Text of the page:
Dinah choked on a pea and had a coughing fit. It was well known that ClairBell & Co.—never mind that neither she nor her grown sons held jobs and that they depended on the long-suffering largesse of her third husband Rollie Billups—frequented the gaming palace run by the Kaw tribe over the state line in Newkirk. But it was also well known that the bingo palace was closed Monday through Wednesday, and so ClairBell was caught in her lie. When her word was challenged she usually doubled down, taking an arrow from her father’s quiver, but in this case she knew she was caught and so she floated a new fib altogether. “We have an appointment to look at a farm.” ClairBell shared the family habit of driving around the countryside to inspect ramshackle farmhouses that would never be purchased and so this excuse was unimpeachable. She smiled fetchingly, obligingly. “But of course I could cancel it.”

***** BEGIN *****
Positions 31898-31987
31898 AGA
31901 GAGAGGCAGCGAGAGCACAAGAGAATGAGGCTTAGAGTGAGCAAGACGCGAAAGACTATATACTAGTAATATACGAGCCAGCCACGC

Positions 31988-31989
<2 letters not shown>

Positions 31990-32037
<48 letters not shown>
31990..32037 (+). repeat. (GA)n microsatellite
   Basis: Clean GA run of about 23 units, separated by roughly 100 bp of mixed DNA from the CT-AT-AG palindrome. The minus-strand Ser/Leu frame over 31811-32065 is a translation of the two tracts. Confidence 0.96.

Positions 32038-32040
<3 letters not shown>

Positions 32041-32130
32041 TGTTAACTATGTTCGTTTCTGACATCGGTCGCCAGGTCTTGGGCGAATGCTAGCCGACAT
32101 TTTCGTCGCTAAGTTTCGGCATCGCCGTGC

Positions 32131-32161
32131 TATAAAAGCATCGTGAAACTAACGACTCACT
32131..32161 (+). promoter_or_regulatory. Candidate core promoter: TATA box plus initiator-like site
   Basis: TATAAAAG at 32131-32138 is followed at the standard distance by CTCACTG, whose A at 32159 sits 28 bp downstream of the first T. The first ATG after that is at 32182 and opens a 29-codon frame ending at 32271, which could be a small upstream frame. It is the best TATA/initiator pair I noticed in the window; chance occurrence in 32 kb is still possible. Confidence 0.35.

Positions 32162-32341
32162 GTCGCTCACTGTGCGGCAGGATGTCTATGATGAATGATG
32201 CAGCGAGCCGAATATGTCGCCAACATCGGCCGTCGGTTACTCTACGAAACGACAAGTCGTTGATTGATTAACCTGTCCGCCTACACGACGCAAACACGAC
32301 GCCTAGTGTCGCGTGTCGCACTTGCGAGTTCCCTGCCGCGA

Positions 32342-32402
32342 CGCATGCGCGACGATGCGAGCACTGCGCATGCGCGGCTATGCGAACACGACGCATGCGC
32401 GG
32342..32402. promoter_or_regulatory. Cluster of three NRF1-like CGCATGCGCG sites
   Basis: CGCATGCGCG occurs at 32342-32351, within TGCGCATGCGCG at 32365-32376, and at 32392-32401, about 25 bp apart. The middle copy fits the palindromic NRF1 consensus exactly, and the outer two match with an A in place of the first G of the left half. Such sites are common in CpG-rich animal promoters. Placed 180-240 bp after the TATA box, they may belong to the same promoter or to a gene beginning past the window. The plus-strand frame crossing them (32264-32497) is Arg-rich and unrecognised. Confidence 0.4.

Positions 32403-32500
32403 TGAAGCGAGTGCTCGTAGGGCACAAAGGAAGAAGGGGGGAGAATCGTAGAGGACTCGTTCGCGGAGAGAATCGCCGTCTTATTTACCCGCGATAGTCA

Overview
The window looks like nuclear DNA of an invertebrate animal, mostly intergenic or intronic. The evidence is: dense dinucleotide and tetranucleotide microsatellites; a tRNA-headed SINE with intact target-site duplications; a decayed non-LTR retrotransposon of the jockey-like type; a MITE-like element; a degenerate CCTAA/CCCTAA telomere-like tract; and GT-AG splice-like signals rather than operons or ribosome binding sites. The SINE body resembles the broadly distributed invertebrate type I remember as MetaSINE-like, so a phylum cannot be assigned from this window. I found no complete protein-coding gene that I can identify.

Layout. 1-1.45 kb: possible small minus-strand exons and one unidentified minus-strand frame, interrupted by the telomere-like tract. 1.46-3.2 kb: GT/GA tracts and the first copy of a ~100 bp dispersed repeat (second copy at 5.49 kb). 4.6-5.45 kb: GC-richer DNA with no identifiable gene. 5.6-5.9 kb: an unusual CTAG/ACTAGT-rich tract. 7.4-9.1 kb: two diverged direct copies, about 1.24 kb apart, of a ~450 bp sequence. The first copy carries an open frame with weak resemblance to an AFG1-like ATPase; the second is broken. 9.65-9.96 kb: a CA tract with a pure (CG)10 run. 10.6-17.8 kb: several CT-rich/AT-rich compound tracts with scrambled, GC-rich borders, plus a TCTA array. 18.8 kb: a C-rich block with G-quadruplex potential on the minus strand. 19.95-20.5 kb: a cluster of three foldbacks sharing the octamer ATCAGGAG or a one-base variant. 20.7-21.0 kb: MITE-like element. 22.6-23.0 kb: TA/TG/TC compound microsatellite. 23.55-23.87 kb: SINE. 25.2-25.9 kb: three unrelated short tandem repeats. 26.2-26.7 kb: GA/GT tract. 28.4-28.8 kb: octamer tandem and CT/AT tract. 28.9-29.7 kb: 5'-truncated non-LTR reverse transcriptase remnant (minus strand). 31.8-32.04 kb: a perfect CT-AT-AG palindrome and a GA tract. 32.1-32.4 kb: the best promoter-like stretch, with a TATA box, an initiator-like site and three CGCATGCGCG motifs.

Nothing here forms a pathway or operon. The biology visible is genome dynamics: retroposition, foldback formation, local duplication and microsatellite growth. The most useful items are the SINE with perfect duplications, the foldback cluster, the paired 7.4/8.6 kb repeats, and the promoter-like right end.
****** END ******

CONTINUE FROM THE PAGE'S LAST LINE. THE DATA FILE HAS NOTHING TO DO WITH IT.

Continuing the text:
And just like that, Freddie was going! Things would work out after all. That night at the hour she usually sent her worries to heaven, she felt no cares, no worries, only the welling of praise that led to poetry, and in her mind so many psalms collided—O who can utter the mighty acts of the Lord? Who can shew forth all his praise? Make a joyful noise unto the Lord, all ye lands—they ran together. Not once in her many years of prayer had she laughed aloud during the act, but now at her jumble of words she did, and best of all, she felt in her deepest, most joyous heart that the heavenly Father too was laughing to see his servant Freddie, who always and so earnestly tried to be good, filled with a spirit so giddy it couldn’t help being holy.